A lot of what I write about is doing things to simulate what you will be experiencing in the field. Why not practice shooting your bow like you would in a hunting situation? A fun and effective way to achieve this is through 3D shoots.
These 3D shoots can range from a few friends getting together to a very formal competition. Likely if there is just a few of you you’ll probably have 5 or less targets. However, I have heard some shoots with 50 or more 3D targets and stations available. It’s similar to golfing with a weapon! You shoot at one station and then move to the next. Except in this case you usually want a higher score since the smallest kill zone is generally 10 points with the point values shrinking as you move farther away from the bulls-eye.
The great thing about these they can be found just about anywhere you are located. Most of the time around me here in small town Midwest there is a local shop with a flyer up somewhere or you just ask someone and they’ll direct you to the next competition. However, if you’re new to an area, traveling and want to shoot while on the road, or just want to expand your experiences I found http://www.3dshoots.com/ and was very easily able to navigate to a 3D shoot near me (or any location for that matter). I was actually pretty impressed when I tried it.
Now the reason I am urging you to participate in these shoots is the variability in the shots. The same variability that you will encounter this fall. When you come to each station you will be presented with different distances and scenarios each time. You may be shooting 70 yards over a pond or you could be shooting almost straight down from an elevated position. That’s the beauty of it. I’ve shot from a seated position in an enclosure simulating a blind, had to thread the needle in the fork of a tree to reach a kill zone, in extreme downhill scenarios, etc. To add to the entertainment factor just about every kind of animal (or zombie or dinosaur) comes in a 3D archery target these days so it can get pretty interesting. Also, you’ll be shooting at a target representative of a live animal during your hunt so you’ll need to be comfortable with the anatomy and kill zone associated with that quarry.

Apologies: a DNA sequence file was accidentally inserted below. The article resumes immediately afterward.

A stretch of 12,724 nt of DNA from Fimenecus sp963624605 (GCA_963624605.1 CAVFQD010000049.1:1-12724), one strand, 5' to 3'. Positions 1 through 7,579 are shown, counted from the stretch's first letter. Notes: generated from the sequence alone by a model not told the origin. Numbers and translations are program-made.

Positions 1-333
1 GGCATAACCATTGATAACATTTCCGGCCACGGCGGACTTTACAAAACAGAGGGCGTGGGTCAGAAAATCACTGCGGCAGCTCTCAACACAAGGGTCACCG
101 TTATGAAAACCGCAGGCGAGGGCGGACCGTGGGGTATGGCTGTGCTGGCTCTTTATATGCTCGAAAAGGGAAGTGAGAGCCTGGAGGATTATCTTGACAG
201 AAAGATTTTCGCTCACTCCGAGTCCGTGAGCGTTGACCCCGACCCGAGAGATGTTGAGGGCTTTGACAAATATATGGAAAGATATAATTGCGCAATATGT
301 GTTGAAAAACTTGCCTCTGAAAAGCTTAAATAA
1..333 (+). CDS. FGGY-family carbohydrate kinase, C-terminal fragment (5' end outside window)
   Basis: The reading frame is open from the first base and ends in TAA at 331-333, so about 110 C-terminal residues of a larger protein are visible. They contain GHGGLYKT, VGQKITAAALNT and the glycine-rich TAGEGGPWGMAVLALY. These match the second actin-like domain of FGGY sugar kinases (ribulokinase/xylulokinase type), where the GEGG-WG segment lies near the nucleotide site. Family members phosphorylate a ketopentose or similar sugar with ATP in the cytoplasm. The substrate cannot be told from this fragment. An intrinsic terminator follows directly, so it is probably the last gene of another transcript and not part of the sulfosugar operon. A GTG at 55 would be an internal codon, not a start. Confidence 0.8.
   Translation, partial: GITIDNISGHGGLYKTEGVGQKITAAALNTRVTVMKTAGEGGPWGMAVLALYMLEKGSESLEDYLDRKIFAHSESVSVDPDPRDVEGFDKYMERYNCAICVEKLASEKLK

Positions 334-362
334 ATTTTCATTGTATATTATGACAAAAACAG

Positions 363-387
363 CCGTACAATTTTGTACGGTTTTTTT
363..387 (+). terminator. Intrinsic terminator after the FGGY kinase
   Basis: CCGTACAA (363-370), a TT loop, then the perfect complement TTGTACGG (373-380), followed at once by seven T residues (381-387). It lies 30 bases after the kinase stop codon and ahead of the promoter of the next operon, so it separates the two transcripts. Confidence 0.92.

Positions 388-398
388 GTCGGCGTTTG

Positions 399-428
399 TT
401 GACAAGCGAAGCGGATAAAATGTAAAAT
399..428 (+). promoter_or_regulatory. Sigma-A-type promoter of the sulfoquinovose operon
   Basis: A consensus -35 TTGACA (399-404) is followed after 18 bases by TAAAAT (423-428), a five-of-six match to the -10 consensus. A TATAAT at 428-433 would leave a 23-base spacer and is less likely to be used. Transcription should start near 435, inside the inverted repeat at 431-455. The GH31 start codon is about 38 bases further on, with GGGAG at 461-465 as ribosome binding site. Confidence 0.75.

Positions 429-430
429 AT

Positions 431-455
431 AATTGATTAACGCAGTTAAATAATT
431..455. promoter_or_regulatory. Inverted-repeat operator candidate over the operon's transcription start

I would suggest that you take a range finder with you. But I recommend that you shoot first after estimating the distance, then break out the range find to see how close you were to guessing the span. This would will help you with judging distances and make you more effective in situations where you just don’t have time to get a reading electronically. There is always the case where your rangefinder doesn’t work or the underbrush is too thick to get an accurate reading.
Another great thing about these shoots is they get you outdoors and moving. That’s what Hunting Fit is all about! And absolutely do not forget to get the whole family involved. These are fun and healthy for everyone. Don’t delay, find a shoot, and make time in your weekend. Heck, pack a cooler and have a family picnic while you’re all together. It will only further reinforce the fun factor of this great training tool.